Microsoft Edge: Always Show Address Bar on New Tab Pages

When you start Microsoft Edge, the Start page shows the “Where to next?” search box where you can type a web address or use it to search the web using Edge’s default search engine. This is also the case for every new tab page you open — although you can show the address bar by clicking on the gray area where it’s supposed to appear. To make Microsoft Edge always show address bar on new tab pages on the top (instead of the “Where to next?” search box), this post discusses a registry edit.

Missing address bar in Edge

Major web browsers such as Chrome and Firefox show the address bar with active focus by default on all pages, along with a search box in the browser’s client area. Whereas in Edge, the address bar is not displayed in the Start page and New Tab pages unless you click on the space manually to enable it.

edge address bar show default

This is inconvenient (and an inconsistent UX), at least from a desktop user’s perspective, because when changing over from an existing page with some site opened in it to a blank new tab page, you’ll most likely look for the address bar which doesn’t already exist there.

And in the new tab page, pressing Alt + D gets you to nowhere, nor does it show the address bar. This keyboard shortcut is used by many to set the active focus on the address bar, in various browsers as well as in File Explorer.

Show address bar at the top for New tabs (and start page)

Many of us may have got used to the “address bar” for performing web searches all these years using various browsers. Using the following registry edit, you can always show the address bar instead of the Search box when opening a new tab and when starting Microsoft Edge.

1. Start the Registry Editor (regedit.exe), and go the following location:

HKEY_CURRENT_USER\Software\Classes\Local Settings\Software\Microsoft\Windows\CurrentVersion\AppContainer\Storage\microsoft.microsoftedge_8wekyb3d8bbwe\MicrosoftEdge\ServiceUI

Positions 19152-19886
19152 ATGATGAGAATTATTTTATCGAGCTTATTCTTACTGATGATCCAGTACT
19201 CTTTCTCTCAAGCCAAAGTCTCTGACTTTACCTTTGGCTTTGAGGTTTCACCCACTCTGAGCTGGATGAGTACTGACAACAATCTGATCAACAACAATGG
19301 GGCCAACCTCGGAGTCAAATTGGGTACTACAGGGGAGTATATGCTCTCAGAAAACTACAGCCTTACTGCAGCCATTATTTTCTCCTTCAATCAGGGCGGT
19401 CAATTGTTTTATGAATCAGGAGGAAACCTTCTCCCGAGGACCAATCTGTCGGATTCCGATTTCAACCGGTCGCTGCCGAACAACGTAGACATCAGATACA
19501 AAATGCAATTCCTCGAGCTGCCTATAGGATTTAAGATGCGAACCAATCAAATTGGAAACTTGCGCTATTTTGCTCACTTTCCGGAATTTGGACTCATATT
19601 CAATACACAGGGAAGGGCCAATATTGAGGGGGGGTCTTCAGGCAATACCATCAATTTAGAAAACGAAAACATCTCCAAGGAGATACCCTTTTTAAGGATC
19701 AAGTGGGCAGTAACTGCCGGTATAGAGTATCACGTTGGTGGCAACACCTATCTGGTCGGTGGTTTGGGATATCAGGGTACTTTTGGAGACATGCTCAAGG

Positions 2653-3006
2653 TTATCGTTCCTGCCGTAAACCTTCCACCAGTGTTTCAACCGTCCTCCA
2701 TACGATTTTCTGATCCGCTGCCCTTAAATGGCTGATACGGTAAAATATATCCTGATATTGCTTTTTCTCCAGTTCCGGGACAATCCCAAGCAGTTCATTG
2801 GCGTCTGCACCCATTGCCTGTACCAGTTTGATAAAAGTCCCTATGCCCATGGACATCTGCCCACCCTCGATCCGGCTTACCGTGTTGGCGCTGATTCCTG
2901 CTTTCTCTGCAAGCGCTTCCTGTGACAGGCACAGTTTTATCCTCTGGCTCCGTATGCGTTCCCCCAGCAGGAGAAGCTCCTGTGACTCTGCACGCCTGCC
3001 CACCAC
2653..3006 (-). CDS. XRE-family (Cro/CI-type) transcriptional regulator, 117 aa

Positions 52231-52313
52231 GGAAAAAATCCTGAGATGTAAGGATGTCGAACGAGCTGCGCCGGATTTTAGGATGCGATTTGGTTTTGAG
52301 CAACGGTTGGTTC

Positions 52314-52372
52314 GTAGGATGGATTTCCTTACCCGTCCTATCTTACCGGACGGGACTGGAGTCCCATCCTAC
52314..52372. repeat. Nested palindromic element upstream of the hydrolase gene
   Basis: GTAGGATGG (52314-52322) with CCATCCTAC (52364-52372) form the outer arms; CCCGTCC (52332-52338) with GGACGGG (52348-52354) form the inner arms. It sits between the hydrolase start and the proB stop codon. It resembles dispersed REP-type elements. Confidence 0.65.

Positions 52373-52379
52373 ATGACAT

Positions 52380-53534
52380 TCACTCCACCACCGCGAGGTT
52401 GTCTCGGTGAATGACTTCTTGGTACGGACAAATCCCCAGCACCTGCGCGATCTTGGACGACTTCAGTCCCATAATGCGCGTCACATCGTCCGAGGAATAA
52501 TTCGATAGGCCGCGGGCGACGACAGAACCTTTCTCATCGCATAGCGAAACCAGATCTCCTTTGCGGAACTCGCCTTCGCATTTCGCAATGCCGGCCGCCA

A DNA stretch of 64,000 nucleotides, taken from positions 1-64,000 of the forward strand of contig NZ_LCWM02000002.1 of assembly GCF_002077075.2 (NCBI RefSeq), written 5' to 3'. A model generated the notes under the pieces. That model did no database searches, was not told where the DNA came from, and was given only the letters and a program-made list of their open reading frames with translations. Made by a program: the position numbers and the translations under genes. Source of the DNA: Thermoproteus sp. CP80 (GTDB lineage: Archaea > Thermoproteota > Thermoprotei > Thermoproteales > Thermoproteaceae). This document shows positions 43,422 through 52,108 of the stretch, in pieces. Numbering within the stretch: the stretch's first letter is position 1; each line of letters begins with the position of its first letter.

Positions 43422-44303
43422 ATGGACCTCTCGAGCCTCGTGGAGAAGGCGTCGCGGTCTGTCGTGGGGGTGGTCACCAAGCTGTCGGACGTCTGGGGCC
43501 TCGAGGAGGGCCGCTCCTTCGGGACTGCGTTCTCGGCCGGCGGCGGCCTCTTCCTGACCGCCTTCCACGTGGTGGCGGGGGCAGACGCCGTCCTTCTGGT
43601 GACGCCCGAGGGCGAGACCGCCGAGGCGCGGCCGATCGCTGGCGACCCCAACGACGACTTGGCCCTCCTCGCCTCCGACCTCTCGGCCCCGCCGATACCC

Related: Using RegJump to Quickly Jump to a Registry Path

2. Create the following DWORD values, and set the data to 1 for each DWORD value.

  • StartPageAddressBarPinned
  • NewTabPageAddressBarPinned

Show Address Bar on New Tab pages

3. Exit the Registry Editor.

That’s about it. Here is how Edge will look like, from now.

Show Address Bar on New Tab pages

When the address bar appears (from where you can perform web searches), the “Where to next?” search box disappears. You can’t display both at the time — it makes sense as the address bar can be used for doing web searches, just as in every other web browser.

Automate using registry files (.REG)

Download edge-show-address-bar.reg (zipped) to automate the above registry edits. The zip file also encloses an “undo” file, in case you want to revert to the default settings.

Contents of the REG file

Here are the contents of the enclosed REG file if you want to make one of your own.

Windows Registry Editor Version 5.00

[HKEY_CURRENT_USER\Software\Classes\Local Settings\Software\Microsoft\Windows\CurrentVersion\AppContainer\Storage\microsoft.microsoftedge_8wekyb3d8bbwe\MicrosoftEdge\ServiceUI]
"StartPageAddressBarPinned"=dword:00000001
"NewTabPageAddressBarPinned"=dword:00000001

After applying the registry settings, you no longer need to click on the empty address bar slot to show the address bar.

This registry edit works in Windows 10 version 1607 and higher. Version 1607 is known as the Anniversary Update, code-named “Redstone”.

You may also want to check out other new Microsoft Edge features, such as Tab Grouping and Tab preview pane in Redstone 2 or Creators Update build.

I guess these new registry edits and features get you a couple of steps closer to convincing yourself to make Edge your preferred and default browser. But we’re not there yet. Let’s wait and see what other surprises the Creators Update has to offer.

About the author

Ramesh Srinivasan founded Winhelponline.com back in 2005. He is passionate about Microsoft technologies and has a vast experience in the ITeS industry — delivering support for Microsoft's consumer products. He has been a Microsoft MVP [2003 to 2012] who contributes to various Windows support forums.

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